With SodaStream, we could have saved 500 million bottles on Game Day alone. If you love the bubbles set them free.”
PepsiCo is negotiating with Israeli-based SodaStream to buy out the firm for $2 billion, according to the Israeli Calcalist business newspaper. SodaStream’s shares in Germany shot up nearly 20 percent after the report.
SodaStream, listed on NASDAQ, manufactures machines that make carbonated drinks from tap water and also produces flavors, carbon dioxide refills and re-usable bottles.
Officials at the two companies refused to comment on the report or were not available.
SodaStream has become a big hit in the United States, where the company “stole the show” with its commercials during the Super Bowl this year, drawing bitter complaints from carbonated beverage companies, which applied pressure to CBS for SodaStream to tone down its message that buying carbonated beverages in plastic bottles is bad for the environment. Pepsi and Coke also did not like the idea of SodaStream making fun of their companies, and the original version of the commercial was canned but can be seen below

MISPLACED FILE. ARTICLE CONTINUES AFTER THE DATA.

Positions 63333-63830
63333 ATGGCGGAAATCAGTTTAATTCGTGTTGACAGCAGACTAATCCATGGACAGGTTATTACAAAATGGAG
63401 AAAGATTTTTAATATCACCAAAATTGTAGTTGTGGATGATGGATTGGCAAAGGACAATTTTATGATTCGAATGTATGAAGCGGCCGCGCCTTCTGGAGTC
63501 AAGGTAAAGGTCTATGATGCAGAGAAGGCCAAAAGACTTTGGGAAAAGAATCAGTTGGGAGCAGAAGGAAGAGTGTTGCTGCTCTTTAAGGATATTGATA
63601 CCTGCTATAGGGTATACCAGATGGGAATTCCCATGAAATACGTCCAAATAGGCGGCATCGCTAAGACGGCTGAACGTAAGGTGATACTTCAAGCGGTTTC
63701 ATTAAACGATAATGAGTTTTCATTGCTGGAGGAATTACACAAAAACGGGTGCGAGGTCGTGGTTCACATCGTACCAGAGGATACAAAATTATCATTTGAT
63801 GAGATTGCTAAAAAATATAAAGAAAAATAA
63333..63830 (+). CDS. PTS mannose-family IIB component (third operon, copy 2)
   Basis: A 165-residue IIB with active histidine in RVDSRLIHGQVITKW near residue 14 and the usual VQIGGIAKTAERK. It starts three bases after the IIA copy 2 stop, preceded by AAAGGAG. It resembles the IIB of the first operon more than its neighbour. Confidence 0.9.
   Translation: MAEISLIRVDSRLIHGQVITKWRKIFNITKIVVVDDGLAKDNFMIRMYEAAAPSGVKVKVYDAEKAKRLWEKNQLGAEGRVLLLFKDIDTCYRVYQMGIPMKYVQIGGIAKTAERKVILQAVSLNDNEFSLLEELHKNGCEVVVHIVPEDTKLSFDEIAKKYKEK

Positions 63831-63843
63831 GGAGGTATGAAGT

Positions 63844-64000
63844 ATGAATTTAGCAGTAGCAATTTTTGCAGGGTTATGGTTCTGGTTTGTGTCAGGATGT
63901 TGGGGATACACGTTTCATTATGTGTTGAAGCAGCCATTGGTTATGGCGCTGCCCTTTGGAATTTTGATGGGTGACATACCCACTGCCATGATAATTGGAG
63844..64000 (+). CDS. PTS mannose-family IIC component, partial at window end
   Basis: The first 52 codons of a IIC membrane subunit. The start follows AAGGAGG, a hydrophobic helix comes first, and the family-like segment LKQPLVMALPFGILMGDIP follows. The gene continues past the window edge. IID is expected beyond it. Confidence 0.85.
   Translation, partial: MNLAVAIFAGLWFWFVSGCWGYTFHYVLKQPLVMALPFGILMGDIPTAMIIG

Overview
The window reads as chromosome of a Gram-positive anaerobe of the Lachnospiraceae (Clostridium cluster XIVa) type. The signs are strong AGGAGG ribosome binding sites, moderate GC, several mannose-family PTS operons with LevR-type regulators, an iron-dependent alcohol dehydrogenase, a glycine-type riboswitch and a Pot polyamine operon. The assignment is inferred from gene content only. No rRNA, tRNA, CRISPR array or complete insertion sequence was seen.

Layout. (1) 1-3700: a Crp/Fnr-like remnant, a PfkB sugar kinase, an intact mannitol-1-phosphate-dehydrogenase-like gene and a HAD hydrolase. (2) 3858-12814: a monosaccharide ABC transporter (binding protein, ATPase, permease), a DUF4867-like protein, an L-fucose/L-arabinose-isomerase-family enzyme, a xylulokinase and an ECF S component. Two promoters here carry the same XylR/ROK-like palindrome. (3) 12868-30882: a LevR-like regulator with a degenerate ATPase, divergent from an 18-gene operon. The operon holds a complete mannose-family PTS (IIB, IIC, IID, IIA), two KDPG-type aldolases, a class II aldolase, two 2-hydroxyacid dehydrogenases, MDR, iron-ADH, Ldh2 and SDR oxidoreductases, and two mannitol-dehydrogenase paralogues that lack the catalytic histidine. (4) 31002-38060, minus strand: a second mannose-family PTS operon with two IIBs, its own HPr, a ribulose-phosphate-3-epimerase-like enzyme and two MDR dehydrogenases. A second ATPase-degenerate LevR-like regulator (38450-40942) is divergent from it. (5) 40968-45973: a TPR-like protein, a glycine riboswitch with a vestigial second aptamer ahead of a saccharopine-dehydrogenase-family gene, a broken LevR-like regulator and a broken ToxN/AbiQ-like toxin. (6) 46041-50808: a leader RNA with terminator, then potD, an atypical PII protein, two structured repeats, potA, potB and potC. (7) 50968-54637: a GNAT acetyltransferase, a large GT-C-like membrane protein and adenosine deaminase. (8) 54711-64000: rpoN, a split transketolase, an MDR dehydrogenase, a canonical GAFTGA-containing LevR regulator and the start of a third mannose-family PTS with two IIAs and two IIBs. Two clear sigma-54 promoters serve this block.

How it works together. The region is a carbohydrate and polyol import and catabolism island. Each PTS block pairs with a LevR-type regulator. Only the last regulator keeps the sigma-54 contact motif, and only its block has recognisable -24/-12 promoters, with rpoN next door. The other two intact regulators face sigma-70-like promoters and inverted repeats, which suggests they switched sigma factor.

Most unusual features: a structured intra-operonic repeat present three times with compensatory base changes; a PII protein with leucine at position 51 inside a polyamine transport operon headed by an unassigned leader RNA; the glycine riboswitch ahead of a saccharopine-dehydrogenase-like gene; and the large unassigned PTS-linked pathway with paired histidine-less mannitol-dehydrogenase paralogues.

A buyout by PepsiCo, or possibly by Coca Cola if SodaStream wants to try for a larger purchase, could place the company’s facility in Maaleh Adumim, east of Jerusalem, in jeopardy.
Soda Stream is a favorite target of the Boycott Israel movement because of the plant’s location beyond the old borders of Israel. The rub, as Lori Lowenthal Marcus explained in an article Tuesday night, is that SodaStream’s American-born CEO Daniel Birnbaum promotes hiring and treating Palestinian Authority Arabs just like Jews.
Both Arab and Jews share the company dining hall in Maaleh Adumim, and there are facilities for both Muslim ands Jews to pray.
The Maaleh Adumim factory employs approximately 900 Arabs from Judea and Samaria. “Everyone works together – Palestinians, Russians, Jews,” a Palestinian employee named Rasim at the Maaleh Adumim site previously has been quoted as saying. “Everything is OK. I always work with Jews. Everyone works together, so of course we’re friends.”
The report of a possible buyout sent the shekel-dollar rate down approximately half a percentage point, to below 3.65 shekels to the dollar, because of the possible injection of $2 billion worth of shekels.
About the Author: Tzvi Ben Gedalyahu is a graduate in journalism and economics from The George Washington University. He has worked as a cub reporter in rural Virginia and as senior copy editor for major Canadian metropolitan dailies. Tzvi wrote for Arutz Sheva for several years before joining the Jewish Press.
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